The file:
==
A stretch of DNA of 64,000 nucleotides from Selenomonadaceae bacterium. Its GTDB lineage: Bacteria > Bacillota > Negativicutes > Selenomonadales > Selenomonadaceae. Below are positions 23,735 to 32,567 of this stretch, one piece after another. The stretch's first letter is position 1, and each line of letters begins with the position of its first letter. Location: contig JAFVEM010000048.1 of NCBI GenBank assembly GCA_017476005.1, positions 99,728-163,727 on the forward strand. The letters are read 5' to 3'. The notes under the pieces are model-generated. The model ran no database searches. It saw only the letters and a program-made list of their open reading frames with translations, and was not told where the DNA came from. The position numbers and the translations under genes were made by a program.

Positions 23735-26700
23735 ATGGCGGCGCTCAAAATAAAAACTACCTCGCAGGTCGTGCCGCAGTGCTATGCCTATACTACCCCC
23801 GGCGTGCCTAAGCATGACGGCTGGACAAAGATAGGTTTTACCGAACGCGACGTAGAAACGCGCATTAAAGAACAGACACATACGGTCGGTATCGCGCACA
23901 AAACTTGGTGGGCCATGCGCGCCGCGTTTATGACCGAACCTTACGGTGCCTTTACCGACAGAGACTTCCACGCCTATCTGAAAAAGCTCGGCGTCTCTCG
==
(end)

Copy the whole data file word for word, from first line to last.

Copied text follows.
A stretch of DNA of 64,000 nucleotides from Selenomonadaceae bacterium. Its GTDB lineage: Bacteria > Bacillota > Negativicutes > Selenomonadales > Selenomonadaceae. Below are positions 23,735 to 32,567 of this stretch, one piece after another. The stretch's first letter is position 1, and each line of letters begins with the position of its first letter. Location: contig JAFVEM010000048.1 of NCBI GenBank assembly GCA_017476005.1, positions 99,728-163,727 on the forward strand. The letters are read 5' to 3'. The notes under the pieces are model-generated. The model ran no database searches. It saw only the letters and a program-made list of their open reading frames with translations, and was not told where the DNA came from. The position numbers and the translations under genes were made by a program.

Positions 23735-26700
23735 ATGGCGGCGCTCAAAATAAAAACTACCTCGCAGGTCGTGCCGCAGTGCTATGCCTATACTACCCCC
23801 GGCGTGCCTAAGCATGACGGCTGGACAAAGATAGGTTTTACCGAACGCGACGTAGAAACGCGCATTAAAGAACAGACACATACGGTCGGTATCGCGCACA
23901 AAACTTGGTGGGCCATGCGCGCCGCGTTTATGACCGAACCTTACGGTGCCTTTACCGACAGAGACTTCCACGCCTATCTGAAAAAGCTCGGCGTCTCTCG